HEALTH AND safety of sanitation workers in the City Beautiful is not on the priority of the Chandigarh Municipal Corporation if the high rate of mortality is an indicator.
In the last 96 months, around 250 regular sanitation workers of the civic body, largely regular workers and in the age group of 35 to 50 years, have died due to various ailments. Forty-five-year-old Hawa Singh, a regular sanitation worker, became the latest casualty on Saturday.
Hawa Singh, the lone bread earner of family of six, vomited blood after returning home from his duty. Although the exact cause of death could not be ascertained as post-mortem was not conducted, his death underscored the fact that the sanitation workers are vulnerable and unprotected.
The Chandigarh Municipal Corporation has a total of 3,374 sanitation workers, including those working on a contract basis. The corporation has failed to adequately address the health hazards related to the occupation.
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Slamming the corporation, Kishan Kumar Chadha, president of Akhil Bharatiya Safai Majdoor Union, points out that there is no health programme for the sanitation workers. “Workers have to spend from their pockets for their treatment,” he said.
Medical officer health (MOH) Dr P S Bhatti said a general medical camp was organised recently where medical check-up of around 500 sanitation workers was done. They would start special health camps for sanitation workers shortly.
The common ailments found in sanitation workers include skin infections, respiratory problems, lung diseases, chest infections and tuberculosis (TB).
Satinder Singh, MC councillor, had taken up the issue of high death rate of sanitation workers in the House meeting held on July 22, 2015. The then MC commissioner Bhawna Garg had assured the House that a study would be got done from UT social welfare department to ascertain the main causes of death of sanitation workers and the status report would be placed in the House within two months. However, nothing has happened.
“High death rate is a serious issue and there is a dire need to take corrective steps. Sanitation workers need medical facilities the most. Dispensaries under the control of municipal corporation should conduct regular medical check-up of sanitation workers quarterly and the sanitary inspector should also ask the workers to obtain certificates from the dispensaries for their medical check-up.”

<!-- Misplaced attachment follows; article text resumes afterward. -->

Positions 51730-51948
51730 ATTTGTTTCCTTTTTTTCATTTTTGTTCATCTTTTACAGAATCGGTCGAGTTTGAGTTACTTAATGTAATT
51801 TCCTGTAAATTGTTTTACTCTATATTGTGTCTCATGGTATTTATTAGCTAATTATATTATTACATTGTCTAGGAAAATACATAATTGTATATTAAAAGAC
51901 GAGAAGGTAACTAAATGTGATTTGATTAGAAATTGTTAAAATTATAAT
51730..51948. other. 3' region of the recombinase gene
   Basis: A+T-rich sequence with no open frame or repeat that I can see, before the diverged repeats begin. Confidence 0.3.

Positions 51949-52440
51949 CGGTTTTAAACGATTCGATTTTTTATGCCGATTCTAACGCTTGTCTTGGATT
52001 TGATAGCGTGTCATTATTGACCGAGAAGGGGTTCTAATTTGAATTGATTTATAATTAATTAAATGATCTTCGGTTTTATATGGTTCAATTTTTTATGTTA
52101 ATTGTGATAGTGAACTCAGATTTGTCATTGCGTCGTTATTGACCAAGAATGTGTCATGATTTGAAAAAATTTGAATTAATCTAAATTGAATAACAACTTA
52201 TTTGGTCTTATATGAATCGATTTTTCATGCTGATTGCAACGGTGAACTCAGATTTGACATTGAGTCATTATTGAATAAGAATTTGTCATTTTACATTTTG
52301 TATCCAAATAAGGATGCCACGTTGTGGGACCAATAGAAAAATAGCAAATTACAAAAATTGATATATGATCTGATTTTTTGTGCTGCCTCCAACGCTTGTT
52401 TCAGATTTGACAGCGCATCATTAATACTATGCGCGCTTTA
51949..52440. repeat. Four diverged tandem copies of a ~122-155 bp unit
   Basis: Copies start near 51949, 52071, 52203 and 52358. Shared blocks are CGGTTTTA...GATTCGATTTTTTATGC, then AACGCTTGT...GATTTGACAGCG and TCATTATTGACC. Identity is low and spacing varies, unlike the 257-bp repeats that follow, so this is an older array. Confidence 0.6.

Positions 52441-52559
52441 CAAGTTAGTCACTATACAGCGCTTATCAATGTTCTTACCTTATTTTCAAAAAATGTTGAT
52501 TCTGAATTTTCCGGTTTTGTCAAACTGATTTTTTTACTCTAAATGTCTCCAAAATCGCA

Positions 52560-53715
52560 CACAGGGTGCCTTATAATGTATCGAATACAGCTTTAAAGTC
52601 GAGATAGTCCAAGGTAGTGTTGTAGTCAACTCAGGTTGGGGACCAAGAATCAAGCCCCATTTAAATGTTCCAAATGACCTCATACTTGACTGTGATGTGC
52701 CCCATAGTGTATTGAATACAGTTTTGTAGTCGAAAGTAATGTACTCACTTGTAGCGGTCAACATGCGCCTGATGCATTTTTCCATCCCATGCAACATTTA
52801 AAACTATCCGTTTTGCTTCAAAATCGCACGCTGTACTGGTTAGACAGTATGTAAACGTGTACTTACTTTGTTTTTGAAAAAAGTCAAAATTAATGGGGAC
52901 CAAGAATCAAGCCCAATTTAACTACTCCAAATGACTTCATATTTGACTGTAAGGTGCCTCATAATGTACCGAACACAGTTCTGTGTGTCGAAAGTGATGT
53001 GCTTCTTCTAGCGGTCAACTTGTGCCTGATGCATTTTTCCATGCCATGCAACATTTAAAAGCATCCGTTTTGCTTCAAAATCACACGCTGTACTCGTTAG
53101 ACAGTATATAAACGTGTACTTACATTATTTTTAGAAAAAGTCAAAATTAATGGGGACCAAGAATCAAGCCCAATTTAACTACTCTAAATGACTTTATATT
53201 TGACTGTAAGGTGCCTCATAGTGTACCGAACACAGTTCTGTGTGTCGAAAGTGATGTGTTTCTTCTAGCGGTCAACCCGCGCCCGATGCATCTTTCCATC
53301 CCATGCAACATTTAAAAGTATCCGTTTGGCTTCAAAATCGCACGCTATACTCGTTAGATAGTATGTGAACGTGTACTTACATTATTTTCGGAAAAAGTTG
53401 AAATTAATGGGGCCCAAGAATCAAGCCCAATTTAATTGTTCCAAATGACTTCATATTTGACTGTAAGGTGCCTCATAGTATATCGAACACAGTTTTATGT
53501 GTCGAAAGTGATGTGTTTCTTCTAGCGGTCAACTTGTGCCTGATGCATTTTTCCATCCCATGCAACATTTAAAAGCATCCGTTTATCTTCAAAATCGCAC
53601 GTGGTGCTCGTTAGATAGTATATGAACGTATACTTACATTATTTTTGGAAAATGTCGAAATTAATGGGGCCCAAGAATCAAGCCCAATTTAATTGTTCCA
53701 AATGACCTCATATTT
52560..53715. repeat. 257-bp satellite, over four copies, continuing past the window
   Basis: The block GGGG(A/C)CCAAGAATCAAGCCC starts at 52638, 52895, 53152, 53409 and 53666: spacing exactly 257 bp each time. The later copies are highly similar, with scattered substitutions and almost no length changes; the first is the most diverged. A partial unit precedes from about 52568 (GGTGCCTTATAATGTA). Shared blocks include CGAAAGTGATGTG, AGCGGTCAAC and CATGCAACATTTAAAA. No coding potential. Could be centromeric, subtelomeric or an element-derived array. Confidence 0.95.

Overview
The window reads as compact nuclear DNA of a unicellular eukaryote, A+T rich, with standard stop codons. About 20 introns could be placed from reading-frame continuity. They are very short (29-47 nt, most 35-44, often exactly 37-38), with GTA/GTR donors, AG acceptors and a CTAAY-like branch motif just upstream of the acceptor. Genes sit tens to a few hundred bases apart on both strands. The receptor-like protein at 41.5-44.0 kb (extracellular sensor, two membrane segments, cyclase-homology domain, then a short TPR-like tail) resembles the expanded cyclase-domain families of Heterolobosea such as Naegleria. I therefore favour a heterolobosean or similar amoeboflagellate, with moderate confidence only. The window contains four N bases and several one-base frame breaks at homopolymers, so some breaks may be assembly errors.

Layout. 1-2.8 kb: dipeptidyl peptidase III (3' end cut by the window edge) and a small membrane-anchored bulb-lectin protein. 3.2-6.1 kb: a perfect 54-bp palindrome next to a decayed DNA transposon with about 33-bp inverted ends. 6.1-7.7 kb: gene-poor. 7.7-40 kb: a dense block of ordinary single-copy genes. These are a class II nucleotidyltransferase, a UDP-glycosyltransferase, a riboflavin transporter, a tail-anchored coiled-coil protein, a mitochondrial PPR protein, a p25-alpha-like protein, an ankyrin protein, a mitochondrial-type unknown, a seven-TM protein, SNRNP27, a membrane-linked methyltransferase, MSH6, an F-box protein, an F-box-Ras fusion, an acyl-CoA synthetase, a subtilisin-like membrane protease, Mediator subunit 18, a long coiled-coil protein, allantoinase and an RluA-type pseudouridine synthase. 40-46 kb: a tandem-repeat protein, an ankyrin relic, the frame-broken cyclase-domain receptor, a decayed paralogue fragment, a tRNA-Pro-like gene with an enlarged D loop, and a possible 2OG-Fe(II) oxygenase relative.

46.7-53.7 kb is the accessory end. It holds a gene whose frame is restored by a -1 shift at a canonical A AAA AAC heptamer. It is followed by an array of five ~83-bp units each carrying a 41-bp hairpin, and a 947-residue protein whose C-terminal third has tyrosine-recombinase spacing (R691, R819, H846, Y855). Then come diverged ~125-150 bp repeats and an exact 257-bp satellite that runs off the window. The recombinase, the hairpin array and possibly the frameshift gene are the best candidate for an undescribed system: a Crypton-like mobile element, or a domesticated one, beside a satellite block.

According to the standards of safety, workers should be wearing uniforms, rubber gloves and masks while performing their duty. Contrary to the norms, the workers are seen performing their duty without safety gear.
The Parliamentary Standing Committee on Urban Development, in its report which was tabled in Rajya Sabha on May 2, had observed that the workers were not provided any safety kits like gloves and masks while handling the waste for collecting or processing at landfill site. It has strongly advocated that the safety kits like gloves, masks etc should be compulsorily provided to the workers.
However, Joint Commissioner Rajiv Gupta asserts that the workers have been provided all the safety gear, but they don’t wear it as they feel uncomfortable in them. For their health, the civic body provides each sanitation worker six soap bars, 2 kg jaggery and 2 litre mustard oil per month.
Surinder Bahga, a member of the sanitation committee of the Municipal Corporation, alleges that the sanitation workers deployed across the city are not provided with any safety equipment by the corporation. “The corporation is putting their lives at risk by not proving them proper safety kits,” he said.